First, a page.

Massage therapists treat pain and overworked or injured muscles, and provide stress relief, by manipulating and working a client's muscles. Requirements for massage therapists in most states include completion of a training program and state licensure. Learn more about the work that massage therapists do, as well as the requirements and job outlook for this career.
Massage therapists manipulate soft-tissue muscles for the purposes of treating muscle pain, decompressing overworked muscles, rehabilitating injured muscles and reducing stress. To practice massage therapy in nearly all states, candidates must complete a training program and acquire state licensure. Candidates for licensure must pass an exam and a background check, and sometimes CPR certification is also needed. Licensed massage therapists must complete continuing education to maintain their credential.
|Required Education||State-approved massage therapy program, with 500 or more hours of training|
|Other Requirements||Background check, CPR certification in some states|
|Exam Requirements||Mandatory exam, offered by the Federation of State Massage Therapy Boards, the National Certification Board for Therapeutic Massage or the state in which a therapist works|
|Projected Job Growth (2014-2024)||22% for massage therapists*|
|Median Salary (2015)||$38,040 for massage therapists*|
Sources: *U.S. Bureau of Labor Statistics
Massage Therapy Certificate Information
In order to enter into a certificate program for massage therapy, institutions generally require candidates to hold a high school diploma or equivalent. These programs are primarily offered by community and technical colleges, as well as by a variety of holistic health schools. Most massage therapy certificate programs can be completed in 9-12 months.
Massage therapy coursework covers such topics as organ and tissue anatomy, motion and body mechanics, physiology, kinesiology and ethics. Additionally, students learn various massage techniques, including Swedish massage, reflexology, sports massage, acupressure and neuromuscular massage. Certificate programs in massage therapy generally involve lectures, readings and theoretical work, as well as labs and clinical practice. Upon completion of the program, students will have accumulated between 500 and 750 hours of hands-on and didactic instruction.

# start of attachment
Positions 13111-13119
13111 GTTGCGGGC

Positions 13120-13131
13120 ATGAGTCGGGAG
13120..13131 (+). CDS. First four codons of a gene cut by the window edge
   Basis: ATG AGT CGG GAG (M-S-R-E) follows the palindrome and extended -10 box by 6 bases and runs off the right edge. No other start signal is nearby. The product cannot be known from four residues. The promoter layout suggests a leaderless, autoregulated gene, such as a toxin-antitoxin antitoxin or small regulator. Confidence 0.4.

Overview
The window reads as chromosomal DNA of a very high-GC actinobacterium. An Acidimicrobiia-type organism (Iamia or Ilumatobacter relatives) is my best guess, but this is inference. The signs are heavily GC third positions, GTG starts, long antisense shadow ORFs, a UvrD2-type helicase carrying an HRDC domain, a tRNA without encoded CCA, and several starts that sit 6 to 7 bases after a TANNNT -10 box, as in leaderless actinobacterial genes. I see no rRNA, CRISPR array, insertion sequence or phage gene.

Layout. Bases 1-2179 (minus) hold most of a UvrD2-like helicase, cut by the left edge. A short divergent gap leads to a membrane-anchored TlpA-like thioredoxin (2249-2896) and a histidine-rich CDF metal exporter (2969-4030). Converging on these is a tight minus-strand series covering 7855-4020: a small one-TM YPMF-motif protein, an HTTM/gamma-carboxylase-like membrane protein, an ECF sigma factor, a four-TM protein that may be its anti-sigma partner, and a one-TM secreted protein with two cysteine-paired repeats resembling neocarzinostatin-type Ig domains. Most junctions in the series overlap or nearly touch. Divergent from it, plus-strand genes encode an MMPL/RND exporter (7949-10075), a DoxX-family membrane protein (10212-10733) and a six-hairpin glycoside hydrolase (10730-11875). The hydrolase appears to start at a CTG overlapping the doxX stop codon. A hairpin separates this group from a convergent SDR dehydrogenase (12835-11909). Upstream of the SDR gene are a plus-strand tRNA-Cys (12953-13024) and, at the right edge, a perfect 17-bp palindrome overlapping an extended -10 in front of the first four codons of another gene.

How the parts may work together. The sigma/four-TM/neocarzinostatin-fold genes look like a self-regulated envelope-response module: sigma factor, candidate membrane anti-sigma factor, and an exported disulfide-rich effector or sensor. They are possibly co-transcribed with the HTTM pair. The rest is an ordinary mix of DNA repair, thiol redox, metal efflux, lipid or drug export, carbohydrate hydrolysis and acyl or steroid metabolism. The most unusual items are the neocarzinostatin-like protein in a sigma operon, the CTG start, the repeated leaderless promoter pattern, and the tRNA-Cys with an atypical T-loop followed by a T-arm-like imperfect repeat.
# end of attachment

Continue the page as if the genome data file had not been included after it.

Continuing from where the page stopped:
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The U.S. Bureau of Labor Statistics (BLS) reports that as of 2014, 45 states and the District of Columbia required massage therapists to be licensed in order to practice. To qualify for licensure, candidates must have graduated from approved or accredited programs in massage therapy. Additionally, they must pass an examination on massage therapy techniques and practices. Aspiring massage therapists generally take a state exam or an exam offered by such recognized organizations as the Federation of State Massage Therapy Boards or the National Certification Board for Therapeutic Massage, whose exam most states administer for licensure.
According to the BLS, about 50% of massage therapists in 2014 were self-employed and worked either as contractors or through their own businesses. Massage therapists were also frequently employed in private doctors' offices, spas, fitness centers, hotels and resorts. The BLS indicated that in 2015, massage therapists made a median salary of $38,040 per year.
The BLS also reported that as of 2014, massage therapists held about 168,800 jobs in the U.S., and it projected that employment opportunities would grow by 22% between 2014 and 2024. Much of this growth was attributed to the increased demand for massage for both personal luxury and medical reasons. Furthermore, it was expected that an increased number of spas, resorts and personal service centers would offer massage, making it cheaper and more accessible to a wider variety of clients.
Massage therapists must complete a state-approved training program and attain a license in most states. They can work in a variety of settings, including doctors' offices, fitness centers, resorts, hotels and spas, and half of massage therapists are self-employed. Demand is high for massage therapists, with job growth projected to rise 22% through the year 2024.